Dieffenbachias are native to tropical America, where some 30 species grow. They were introduced into Europe in the mid-19th century; to England and Belgium first, and then their cultivation rapidly spread to other countries. They are named in honour of J. Dieffenbach (1796-), head gardener of the Botanical Gardens in Vienna. They are distributed from Mexico and the Antilles to Peru. Many species readily interbreed. All have stout uprightthat become woody and are thickly covered with long, sheath-like stalks that embrace the . The blades are usually ovate with a prominent midrib and are decoratively patterned with blotches, marbling or stripes. They are greatly prized as houseplants for their ornamental foliage.
The inflorescence is not very conspicuous – a spadix with a relatively narrow spathe. D. picta has largewith stalks about 10-20 cm (4-8 in) long and blades 15-30 cm (6-12 inch) long and 10-15 cm (4-6 in) wide. They are usually yellow-green, with relatively few, dark green blotches that merge to form a dark band on the margin. The yellow often fades to white.
It is not difficult to grow. It requires warm conditions, and can be grown equally well in a heatedand indoors at normal room temperature. It does not tolerate direct sunlight, preferring partial shade. However, it does need adequate light for healthy growth and colourful leaves. It does not have a distinct period of rest but should be limited during the cooler months from November to February. It requires a minimum winter temperature of 16°C (60° F). In summer, water liberally and do not allow the to become too dry. Feed weekly during the growing period. Like all Dieffenbachias, this one is readily propagated by stem or tip which may be taken at any time of the year. Because they are and can cause painful, ugly swellings on the hands, the plants must be cut back with great care.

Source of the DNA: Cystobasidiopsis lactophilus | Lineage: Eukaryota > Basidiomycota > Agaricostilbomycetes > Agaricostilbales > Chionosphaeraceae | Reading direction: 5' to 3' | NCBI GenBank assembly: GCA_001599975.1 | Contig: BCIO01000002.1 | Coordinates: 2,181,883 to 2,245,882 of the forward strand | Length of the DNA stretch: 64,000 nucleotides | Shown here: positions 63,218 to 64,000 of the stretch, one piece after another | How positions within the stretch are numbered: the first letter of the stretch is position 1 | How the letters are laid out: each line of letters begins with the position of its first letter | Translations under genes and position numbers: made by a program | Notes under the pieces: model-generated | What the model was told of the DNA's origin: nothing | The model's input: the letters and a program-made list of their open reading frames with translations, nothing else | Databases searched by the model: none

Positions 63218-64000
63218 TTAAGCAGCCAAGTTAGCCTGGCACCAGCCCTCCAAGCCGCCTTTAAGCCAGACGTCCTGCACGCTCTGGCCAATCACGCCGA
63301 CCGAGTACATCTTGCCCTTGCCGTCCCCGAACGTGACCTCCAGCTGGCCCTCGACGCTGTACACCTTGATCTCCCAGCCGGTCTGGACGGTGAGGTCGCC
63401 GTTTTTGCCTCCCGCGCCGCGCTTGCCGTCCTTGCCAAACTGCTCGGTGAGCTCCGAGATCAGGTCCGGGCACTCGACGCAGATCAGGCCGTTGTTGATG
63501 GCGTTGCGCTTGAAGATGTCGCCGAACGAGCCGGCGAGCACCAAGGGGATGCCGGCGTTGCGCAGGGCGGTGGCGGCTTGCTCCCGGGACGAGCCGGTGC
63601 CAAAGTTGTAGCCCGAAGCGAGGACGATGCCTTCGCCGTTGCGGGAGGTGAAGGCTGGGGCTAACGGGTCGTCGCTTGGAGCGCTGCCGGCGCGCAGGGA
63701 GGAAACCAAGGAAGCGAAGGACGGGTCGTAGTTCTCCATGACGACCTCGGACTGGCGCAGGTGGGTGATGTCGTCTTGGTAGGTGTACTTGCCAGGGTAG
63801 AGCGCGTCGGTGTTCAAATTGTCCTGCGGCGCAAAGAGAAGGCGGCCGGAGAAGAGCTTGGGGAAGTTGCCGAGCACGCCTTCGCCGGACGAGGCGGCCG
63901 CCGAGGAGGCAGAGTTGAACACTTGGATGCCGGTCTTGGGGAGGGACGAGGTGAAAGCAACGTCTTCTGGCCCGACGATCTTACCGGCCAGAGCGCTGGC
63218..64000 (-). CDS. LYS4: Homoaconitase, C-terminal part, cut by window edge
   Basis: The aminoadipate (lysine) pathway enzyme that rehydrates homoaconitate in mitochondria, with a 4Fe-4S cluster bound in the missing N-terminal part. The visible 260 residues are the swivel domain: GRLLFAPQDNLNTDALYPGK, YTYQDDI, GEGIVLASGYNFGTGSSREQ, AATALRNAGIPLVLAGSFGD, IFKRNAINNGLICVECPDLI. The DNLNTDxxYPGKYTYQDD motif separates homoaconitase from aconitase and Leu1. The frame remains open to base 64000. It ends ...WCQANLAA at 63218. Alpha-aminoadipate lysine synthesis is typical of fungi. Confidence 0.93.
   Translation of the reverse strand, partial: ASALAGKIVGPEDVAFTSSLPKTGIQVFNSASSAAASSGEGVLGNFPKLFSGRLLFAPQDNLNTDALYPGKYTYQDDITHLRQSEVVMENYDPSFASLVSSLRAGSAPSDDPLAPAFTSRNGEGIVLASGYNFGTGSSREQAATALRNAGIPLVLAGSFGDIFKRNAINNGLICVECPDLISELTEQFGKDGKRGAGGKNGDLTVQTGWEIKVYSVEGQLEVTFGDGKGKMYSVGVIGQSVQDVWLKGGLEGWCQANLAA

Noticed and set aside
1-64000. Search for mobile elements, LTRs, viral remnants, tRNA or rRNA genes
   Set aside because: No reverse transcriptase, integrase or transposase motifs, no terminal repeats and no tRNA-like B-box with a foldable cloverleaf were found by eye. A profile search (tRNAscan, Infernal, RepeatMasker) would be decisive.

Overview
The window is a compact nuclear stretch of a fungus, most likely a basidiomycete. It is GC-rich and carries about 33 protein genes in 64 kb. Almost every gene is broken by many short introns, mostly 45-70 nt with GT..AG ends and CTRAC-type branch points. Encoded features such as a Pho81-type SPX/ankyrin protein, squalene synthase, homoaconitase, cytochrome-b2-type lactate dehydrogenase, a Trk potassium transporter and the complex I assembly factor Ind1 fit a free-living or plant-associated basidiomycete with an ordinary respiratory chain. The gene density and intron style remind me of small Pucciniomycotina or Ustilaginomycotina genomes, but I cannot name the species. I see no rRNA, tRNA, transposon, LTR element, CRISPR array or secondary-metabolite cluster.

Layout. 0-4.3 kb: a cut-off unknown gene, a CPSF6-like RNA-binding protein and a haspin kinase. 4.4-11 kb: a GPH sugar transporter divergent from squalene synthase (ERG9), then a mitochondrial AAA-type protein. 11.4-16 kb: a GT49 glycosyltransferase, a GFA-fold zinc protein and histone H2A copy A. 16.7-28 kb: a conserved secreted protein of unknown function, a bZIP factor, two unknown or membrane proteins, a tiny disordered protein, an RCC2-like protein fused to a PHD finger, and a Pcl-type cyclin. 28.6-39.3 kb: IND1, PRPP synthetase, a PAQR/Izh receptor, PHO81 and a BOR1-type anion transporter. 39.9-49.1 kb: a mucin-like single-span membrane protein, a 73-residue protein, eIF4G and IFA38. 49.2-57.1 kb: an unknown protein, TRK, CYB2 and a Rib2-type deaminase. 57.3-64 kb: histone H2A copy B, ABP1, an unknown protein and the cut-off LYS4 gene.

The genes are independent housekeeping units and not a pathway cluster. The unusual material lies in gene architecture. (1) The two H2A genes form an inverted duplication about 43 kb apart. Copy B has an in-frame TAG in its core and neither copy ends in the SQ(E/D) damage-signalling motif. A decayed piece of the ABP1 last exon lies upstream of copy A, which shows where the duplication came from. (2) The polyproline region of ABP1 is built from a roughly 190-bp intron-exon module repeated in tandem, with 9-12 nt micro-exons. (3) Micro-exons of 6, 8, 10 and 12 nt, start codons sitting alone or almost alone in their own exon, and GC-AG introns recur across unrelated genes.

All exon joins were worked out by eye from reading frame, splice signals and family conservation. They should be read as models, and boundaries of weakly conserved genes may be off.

maculata (syn. D. picta)
This species , from Brazil, is one of the most widely grown.
Its stout stem can reach a height of more than 1 m (39 in). Theblades, broadly elliptic with a heart-shaped base and a pointed tip, are patterned with irregular white blotches. The spathe and spadix are greenish. It is extremely variable and includes several geographic varieties. Moreover, horticulturists have developed numerous cultivars that are difficult to distinguish from one another, and that often resemble cultivated varieties of the closely related species D. seguina. Probably the most familiar cultivar of D. maculata is ‘Julius Roehrs’; the juvenile form has yellow-green leaves and only the midribs and margins are coloured green. It was developed in the USA in 1936 and its large-scale cultivation started some 11 years later.
This has large, obovate leaves coloured dark green with yellowish or cream-white blotches, rather like stripes between the secondary veins. The cultivar ‘Mariana’ differs from the type by having leaves with large, pale patches that are white rather than yellowish. Quite often, even the midrib is not green but a pale colour. Growing requirements are the same as for other Dieffenbachias.